The author of the widely-reviewed book, The Electronic Silk Road (Yale University Press), Professor Chander is an expert on the global regulation of new technologies. A graduate of Harvard College and Yale Law School, he clerked for Chief Judge Jon O. Newman of the Second Circuit Court of Appeals and Judge William A. Norris of the Ninth Circuit Court of Appeals. He practiced law in New York and Hong Kong with Cleary, Gottlieb, Steen & Hamilton. He has been a visiting law professor at Yale, the University of Chicago, Stanford, Cornell, and Tsinghua. He previously served as the Director of the California International Law Center and Martin Luther King, Jr. Professor of Law at UC Davis. A member of the American Law Institute, he has also served on the Executive Council of the American Society of International Law, where he co-founded the International Law and Technology Interest Group. He serves as a judge of the Stanford Junior International Faculty Forum. A recipient of Google Research Awards and an Andrew Mellon grant on the topic of surveillance, he has served on ICTSD/World Economic Forum expert groups on the digital economy. He serves as an Adjunct Senior Research Scholar at Columbia University’s School of International and Public Policy, a faculty advisor to Georgetown’s Institute for Technology Law and Policy, and as a faculty affiliate of Yale’s Information Society Project.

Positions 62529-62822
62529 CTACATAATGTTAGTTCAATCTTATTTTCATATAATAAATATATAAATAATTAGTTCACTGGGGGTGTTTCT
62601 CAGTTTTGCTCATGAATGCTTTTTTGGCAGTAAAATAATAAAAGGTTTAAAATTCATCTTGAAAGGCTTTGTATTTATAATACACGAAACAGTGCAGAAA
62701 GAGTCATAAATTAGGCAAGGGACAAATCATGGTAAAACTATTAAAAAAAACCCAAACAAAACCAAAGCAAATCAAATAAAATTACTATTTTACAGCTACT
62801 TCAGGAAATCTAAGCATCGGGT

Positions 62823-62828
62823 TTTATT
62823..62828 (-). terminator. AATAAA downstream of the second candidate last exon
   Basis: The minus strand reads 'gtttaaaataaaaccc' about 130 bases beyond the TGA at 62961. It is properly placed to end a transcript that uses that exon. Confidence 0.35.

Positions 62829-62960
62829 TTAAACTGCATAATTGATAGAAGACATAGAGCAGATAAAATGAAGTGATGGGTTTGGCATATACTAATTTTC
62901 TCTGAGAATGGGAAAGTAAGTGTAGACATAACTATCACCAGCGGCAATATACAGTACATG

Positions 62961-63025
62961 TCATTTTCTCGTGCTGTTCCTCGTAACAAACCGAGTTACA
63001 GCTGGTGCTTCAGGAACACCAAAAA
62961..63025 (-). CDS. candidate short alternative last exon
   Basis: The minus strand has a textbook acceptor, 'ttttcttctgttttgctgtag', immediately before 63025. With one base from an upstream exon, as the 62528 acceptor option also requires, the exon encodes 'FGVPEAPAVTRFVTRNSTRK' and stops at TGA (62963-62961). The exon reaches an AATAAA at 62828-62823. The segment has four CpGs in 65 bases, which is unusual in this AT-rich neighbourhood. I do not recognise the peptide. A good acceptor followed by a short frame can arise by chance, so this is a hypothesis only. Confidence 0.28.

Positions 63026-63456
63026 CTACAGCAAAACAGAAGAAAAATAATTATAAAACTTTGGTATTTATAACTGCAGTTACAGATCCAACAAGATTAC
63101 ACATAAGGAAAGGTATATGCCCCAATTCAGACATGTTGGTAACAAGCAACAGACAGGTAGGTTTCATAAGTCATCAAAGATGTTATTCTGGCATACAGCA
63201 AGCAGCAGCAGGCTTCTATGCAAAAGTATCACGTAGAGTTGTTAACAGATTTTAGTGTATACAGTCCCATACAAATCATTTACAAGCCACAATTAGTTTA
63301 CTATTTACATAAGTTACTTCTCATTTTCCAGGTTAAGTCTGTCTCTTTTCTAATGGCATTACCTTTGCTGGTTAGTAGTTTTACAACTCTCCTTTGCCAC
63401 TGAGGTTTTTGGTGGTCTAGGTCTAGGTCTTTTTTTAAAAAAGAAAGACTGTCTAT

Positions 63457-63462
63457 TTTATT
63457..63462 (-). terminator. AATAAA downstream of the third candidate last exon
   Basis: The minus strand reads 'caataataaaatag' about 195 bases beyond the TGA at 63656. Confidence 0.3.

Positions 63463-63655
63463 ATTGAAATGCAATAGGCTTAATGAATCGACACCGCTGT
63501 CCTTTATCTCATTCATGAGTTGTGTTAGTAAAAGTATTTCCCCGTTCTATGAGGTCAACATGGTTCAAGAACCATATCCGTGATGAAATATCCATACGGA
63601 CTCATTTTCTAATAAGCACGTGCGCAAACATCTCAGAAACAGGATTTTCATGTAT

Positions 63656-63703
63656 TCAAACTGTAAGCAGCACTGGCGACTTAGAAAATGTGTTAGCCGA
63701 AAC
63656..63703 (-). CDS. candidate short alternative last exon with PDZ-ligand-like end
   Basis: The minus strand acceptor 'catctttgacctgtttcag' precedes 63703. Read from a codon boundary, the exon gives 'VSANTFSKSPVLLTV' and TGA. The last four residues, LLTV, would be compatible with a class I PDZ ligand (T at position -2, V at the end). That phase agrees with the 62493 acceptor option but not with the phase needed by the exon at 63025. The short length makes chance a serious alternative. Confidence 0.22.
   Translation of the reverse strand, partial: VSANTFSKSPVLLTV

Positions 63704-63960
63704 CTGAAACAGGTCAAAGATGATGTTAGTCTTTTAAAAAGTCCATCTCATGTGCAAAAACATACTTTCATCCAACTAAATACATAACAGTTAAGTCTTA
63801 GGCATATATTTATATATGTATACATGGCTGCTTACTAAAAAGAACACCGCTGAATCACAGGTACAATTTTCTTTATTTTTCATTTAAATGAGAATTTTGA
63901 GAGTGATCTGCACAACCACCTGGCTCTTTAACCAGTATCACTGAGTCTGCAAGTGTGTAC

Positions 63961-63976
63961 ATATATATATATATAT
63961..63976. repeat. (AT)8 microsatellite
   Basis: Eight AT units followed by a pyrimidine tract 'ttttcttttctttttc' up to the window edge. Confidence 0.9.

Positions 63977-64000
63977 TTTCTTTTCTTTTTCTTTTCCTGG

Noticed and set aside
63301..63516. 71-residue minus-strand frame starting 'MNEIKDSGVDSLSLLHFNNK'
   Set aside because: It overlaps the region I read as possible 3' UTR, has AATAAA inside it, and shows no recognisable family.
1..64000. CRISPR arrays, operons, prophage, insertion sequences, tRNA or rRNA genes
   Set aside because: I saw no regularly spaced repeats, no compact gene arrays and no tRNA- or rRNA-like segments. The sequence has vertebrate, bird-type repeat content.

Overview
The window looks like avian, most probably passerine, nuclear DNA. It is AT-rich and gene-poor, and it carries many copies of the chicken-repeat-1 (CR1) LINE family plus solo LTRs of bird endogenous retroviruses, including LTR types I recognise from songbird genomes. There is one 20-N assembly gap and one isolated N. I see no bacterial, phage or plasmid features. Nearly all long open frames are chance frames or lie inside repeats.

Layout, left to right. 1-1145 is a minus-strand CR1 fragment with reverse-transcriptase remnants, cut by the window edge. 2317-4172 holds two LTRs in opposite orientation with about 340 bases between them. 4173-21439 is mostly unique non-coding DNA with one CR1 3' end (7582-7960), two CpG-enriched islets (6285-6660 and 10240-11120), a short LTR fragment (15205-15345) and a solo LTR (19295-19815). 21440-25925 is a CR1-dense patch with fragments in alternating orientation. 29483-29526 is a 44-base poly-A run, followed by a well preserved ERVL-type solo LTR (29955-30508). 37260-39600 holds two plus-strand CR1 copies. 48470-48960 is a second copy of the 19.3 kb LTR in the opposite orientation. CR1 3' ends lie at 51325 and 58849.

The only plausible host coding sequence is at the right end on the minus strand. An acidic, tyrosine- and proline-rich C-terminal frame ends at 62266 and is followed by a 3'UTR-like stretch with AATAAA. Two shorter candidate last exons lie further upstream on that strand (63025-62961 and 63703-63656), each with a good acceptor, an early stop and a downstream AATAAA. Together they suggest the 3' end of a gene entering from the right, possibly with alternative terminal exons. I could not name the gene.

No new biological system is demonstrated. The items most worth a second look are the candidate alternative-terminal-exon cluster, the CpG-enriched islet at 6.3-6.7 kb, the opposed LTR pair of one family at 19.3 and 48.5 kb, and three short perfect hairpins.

Contributions to Law Reviews and Other Scholarly Journals
University of Notre Dame Technology Ethics Center announced a roundtable discussion of Professor Julie Cohen's book Between Truth and Power: The Legal Construction of Information Capitalism, to be held January 31, 2020. Also participating as a panelist is Professor Anupam Chander.
"Lawmaker lawsuit against Twitter moves ahead", coverage in ABC3340, November 5, 2019, interviewing Professor Anupam Chander.
"Lawmaker lawsuit against Twitter moves ahead," coverage by WJLA 7 (Arlington, Va.), November 5, 2019, quoting Professor Anupam Chander.
"Industry sources: U.S. and EU, in practice, are not so far apart on privacy," coverage by Inside Cyber Security, May 15, 2019, quoting Professor Anupam Chander.